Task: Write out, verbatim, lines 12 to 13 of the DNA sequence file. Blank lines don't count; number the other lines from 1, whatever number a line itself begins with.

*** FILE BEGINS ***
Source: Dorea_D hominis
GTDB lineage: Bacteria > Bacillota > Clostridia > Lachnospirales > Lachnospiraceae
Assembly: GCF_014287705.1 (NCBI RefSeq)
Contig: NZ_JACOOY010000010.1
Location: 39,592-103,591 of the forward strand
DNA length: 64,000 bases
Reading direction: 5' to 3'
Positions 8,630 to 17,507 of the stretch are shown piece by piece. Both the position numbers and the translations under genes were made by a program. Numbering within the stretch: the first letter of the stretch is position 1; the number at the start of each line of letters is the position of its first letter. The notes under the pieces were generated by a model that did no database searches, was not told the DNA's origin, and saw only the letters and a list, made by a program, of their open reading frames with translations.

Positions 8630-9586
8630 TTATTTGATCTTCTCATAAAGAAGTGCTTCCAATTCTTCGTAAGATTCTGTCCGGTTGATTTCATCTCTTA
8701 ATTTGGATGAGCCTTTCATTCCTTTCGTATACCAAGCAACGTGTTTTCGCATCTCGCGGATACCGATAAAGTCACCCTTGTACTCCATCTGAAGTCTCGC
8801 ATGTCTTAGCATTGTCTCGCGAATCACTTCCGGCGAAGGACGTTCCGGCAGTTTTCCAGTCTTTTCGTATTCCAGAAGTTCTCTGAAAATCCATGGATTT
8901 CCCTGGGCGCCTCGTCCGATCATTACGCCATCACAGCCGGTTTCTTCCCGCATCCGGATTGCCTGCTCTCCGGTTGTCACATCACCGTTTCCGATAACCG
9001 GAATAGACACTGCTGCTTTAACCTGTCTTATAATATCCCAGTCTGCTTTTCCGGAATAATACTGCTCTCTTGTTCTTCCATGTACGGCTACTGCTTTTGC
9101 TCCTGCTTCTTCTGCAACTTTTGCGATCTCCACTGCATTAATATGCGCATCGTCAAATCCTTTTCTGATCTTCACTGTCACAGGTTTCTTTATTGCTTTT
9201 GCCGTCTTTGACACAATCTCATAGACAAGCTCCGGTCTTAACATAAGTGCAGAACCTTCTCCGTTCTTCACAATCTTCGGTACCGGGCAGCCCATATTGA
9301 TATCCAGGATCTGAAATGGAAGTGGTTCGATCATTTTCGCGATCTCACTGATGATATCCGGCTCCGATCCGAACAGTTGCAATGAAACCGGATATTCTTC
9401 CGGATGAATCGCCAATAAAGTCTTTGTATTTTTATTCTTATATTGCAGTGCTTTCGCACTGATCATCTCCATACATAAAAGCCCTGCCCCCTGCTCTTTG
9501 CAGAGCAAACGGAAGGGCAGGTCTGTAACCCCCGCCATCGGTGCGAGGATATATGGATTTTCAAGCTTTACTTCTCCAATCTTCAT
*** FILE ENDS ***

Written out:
8801 ATGTCTTAGCATTGTCTCGCGAATCACTTCCGGCGAAGGACGTTCCGGCAGTTTTCCAGTCTTTTCGTATTCCAGAAGTTCTCTGAAAATCCATGGATTT
8901 CCCTGGGCGCCTCGTCCGATCATTACGCCATCACAGCCGGTTTCTTCCCGCATCCGGATTGCCTGCTCTCCGGTTGTCACATCACCGTTTCCGATAACCG